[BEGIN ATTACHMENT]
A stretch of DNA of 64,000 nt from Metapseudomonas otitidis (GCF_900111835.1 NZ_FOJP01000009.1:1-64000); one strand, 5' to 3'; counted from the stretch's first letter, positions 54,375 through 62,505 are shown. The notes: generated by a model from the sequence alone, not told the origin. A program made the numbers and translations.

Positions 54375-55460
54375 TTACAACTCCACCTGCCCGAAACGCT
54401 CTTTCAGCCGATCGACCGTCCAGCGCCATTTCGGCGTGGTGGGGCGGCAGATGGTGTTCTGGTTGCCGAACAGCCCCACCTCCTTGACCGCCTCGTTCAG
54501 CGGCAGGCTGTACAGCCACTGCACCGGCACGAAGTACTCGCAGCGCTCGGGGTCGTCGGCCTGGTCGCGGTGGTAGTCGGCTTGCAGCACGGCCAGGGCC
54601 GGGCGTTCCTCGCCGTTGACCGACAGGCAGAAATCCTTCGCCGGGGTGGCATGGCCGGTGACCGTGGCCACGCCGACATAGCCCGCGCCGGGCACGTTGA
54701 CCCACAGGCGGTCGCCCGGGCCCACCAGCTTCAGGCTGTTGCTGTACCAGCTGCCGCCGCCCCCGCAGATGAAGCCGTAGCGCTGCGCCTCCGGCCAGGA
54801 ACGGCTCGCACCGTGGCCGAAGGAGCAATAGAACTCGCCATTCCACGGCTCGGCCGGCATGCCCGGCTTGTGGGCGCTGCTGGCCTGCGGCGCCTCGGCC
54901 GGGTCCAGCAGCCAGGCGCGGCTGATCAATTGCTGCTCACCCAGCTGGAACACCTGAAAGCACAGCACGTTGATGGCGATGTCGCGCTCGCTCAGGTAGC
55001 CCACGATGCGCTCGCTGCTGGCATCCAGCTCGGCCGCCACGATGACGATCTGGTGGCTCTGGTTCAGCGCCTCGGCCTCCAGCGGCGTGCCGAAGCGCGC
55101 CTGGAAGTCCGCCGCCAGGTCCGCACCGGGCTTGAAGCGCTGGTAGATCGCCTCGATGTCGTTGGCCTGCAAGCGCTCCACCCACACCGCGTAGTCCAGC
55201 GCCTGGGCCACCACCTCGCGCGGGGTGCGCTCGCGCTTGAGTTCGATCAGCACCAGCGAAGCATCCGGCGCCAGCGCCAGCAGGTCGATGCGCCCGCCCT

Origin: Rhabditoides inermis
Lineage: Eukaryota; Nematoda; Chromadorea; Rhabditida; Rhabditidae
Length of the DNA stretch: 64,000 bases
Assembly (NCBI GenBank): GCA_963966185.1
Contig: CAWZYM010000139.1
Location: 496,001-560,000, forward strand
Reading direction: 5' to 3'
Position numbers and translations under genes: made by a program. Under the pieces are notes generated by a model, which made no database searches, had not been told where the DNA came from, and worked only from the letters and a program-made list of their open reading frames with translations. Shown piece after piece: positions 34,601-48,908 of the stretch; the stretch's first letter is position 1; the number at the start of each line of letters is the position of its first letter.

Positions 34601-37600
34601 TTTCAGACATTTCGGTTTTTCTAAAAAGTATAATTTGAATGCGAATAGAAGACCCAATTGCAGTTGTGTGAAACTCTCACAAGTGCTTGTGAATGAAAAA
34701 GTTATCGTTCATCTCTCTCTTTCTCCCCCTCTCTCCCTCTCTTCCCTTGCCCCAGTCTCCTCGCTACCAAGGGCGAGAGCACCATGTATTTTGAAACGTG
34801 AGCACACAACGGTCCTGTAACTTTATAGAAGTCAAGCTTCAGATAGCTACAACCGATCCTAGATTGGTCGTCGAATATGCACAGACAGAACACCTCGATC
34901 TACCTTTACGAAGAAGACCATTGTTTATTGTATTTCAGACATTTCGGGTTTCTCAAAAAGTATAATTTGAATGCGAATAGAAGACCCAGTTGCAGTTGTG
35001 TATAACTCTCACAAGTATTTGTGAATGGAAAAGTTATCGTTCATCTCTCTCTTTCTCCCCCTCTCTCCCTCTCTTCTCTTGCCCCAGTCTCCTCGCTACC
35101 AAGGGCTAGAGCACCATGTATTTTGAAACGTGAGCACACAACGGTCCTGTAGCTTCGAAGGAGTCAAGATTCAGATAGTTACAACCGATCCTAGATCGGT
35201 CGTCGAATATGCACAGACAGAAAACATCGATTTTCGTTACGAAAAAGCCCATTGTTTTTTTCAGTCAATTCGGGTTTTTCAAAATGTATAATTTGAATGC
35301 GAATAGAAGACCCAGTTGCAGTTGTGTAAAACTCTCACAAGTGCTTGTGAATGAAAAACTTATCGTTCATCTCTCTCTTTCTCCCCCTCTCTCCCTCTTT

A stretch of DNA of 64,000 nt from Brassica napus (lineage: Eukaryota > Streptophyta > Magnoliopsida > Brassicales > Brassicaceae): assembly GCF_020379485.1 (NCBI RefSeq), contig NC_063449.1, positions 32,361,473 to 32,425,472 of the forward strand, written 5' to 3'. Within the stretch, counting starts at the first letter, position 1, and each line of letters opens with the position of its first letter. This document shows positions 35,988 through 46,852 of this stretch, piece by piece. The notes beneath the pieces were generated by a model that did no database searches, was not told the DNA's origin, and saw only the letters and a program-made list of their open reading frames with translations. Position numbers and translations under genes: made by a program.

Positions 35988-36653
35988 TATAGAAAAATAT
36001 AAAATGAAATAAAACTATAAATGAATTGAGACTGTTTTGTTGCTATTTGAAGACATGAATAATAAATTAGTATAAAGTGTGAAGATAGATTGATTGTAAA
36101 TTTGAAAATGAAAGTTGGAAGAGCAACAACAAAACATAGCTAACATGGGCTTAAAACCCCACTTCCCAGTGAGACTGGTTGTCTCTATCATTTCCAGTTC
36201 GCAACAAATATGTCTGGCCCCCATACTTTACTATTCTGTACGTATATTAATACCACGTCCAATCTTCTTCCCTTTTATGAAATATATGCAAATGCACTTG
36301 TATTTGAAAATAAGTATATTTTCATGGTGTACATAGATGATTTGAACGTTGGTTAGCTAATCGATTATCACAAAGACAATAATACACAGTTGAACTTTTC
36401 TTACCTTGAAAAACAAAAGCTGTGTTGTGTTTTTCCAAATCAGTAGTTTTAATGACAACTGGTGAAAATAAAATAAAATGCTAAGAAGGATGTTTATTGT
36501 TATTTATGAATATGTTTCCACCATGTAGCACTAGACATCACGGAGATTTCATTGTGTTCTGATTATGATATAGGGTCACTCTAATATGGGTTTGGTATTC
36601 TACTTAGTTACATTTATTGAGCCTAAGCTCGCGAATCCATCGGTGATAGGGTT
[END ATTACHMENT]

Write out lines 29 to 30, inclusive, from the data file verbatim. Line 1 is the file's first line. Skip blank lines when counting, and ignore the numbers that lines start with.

35301 GAATAGAAGACCCAGTTGCAGTTGTGTAAAACTCTCACAAGTGCTTGTGAATGAAAAACTTATCGTTCATCTCTCTCTTTCTCCCCCTCTCTCCCTCTTT

A stretch of DNA of 64,000 nt from Brassica napus (lineage: Eukaryota > Streptophyta > Magnoliopsida > Brassicales > Brassicaceae): assembly GCF_020379485.1 (NCBI RefSeq), contig NC_063449.1, positions 32,361,473 to 32,425,472 of the forward strand, written 5' to 3'. Within the stretch, counting starts at the first letter, position 1, and each line of letters opens with the position of its first letter. This document shows positions 35,988 through 46,852 of this stretch, piece by piece. The notes beneath the pieces were generated by a model that did no database searches, was not told the DNA's origin, and saw only the letters and a program-made list of their open reading frames with translations. Position numbers and translations under genes: made by a program.